Sunday, December 24, 2006

Crossing the pond

From tomorrow I will be in the US taking my post as the Des Lee Visiting Lecturer for Global Awareness at Webster University and during this holiday season I plan to finally post all the relevant sessions of the WSIS follow-up meeting...

Monday, December 11, 2006

RIAA pulls its own mask off

It might sound surreal, but finally the RIAA has recognised that all the PR and lobby that has been conducting to justify stronger and longer copyrights for music have had nothing to do with rewarding authors or musicians but to augment the income of their own coffers. RIAA has made a presentation to the Copyright Royalty Board of the Library of Congress to reduce the rate the industry pay to music publishers and songwriters for the use of their creations when they record them. Is this the same RIAA that said that fair use should not be used as excuse to make profits on the "backs of hard-working creators"? I think that it is time that the word "creative" is erased from RIAA's mission statement and the real mission, "to foster a business and legal climate that supports and promotes our members' [...] financial vitality" is openly acknowledged. While it can be argued that RIAA has to protect the interests of its members, the record labels, the problem is that for almost a decade copyright law has been reformed and strengthened following the cries of RIAA to protect the "poor creators", while it seems that they are the first trying to squeeze them!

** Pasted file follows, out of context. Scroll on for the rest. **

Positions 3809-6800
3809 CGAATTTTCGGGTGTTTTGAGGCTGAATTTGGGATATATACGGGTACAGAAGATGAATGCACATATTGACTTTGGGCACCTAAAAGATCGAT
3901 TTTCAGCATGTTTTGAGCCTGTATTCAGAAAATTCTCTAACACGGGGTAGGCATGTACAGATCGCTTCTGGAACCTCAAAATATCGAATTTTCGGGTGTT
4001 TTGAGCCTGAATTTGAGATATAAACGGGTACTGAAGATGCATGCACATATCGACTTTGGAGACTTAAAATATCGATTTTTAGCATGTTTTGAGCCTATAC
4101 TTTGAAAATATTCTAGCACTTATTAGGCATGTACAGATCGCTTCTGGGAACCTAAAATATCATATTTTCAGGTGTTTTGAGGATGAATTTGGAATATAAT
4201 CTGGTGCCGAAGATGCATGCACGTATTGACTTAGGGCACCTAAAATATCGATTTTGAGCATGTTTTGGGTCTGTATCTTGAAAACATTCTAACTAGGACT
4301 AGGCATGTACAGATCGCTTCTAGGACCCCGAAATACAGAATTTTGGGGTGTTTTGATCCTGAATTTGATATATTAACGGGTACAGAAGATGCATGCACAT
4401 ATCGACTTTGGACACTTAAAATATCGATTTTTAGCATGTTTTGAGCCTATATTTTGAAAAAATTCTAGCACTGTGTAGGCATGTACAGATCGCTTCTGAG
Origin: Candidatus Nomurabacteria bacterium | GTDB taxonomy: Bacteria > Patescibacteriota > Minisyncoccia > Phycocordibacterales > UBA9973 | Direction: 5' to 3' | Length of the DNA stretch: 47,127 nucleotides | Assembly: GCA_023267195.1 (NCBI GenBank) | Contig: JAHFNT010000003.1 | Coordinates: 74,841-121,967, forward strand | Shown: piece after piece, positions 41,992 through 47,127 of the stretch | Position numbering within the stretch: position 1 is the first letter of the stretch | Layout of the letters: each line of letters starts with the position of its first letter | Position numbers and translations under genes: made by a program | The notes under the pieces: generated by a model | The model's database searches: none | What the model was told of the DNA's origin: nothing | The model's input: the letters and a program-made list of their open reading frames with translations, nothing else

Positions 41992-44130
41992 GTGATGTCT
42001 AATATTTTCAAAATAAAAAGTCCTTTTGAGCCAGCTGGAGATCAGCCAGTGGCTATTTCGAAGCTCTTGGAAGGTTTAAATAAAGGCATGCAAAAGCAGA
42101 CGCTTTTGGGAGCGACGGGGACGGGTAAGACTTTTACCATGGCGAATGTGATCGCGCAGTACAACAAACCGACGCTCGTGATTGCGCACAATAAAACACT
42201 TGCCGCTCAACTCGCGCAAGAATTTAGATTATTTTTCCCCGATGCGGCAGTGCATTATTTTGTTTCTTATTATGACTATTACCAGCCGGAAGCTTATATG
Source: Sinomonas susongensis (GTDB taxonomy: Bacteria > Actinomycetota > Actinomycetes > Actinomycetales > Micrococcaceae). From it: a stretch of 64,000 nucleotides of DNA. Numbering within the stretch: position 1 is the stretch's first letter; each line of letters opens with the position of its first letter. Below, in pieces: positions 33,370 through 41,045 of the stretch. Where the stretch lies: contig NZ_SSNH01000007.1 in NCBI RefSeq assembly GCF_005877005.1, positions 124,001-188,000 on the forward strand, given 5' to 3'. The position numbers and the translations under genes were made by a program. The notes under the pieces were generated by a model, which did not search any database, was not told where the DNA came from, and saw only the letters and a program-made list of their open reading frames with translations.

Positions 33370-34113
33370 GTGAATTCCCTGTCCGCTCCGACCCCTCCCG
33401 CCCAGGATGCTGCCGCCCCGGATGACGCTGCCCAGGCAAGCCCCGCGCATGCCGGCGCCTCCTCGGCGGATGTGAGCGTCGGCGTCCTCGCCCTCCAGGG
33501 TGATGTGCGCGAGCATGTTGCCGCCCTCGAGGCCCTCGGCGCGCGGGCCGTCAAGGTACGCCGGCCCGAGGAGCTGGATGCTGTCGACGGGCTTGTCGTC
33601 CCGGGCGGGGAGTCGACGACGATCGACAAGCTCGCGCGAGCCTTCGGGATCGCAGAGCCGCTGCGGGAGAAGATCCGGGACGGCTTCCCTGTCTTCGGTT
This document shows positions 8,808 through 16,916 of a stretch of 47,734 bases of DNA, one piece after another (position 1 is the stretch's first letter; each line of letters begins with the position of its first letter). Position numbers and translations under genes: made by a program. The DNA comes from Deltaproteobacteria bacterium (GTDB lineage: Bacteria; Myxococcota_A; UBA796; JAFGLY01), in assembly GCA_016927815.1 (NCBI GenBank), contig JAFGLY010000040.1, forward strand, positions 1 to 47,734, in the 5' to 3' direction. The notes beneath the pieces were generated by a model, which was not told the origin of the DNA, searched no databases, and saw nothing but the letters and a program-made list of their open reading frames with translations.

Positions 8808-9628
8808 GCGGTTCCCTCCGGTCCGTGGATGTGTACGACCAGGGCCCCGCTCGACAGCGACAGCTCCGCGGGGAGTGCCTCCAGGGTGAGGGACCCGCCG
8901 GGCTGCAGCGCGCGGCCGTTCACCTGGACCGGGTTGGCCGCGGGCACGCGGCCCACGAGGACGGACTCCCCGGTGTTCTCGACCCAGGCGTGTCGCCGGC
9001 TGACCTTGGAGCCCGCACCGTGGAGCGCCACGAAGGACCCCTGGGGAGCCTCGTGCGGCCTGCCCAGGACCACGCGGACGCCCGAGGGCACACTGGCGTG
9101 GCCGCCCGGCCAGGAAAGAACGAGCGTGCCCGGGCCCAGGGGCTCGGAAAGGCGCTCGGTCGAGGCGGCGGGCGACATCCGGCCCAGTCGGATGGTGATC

Thursday, December 07, 2006

Private copy petition

Suw Charman, from the Open Rights Group, has created a petition on 10 Downing Street's petitions website "to create a new exception to copyright law that gives individuals the right to create a private copy of copyrighted materials for their own personal use, including back-ups, archiving and shifting format." If you are a UK citizen or resident, you can go there and sign it.

Tuesday, December 05, 2006

WSIS Follow-up Session 1- Advancing the information economy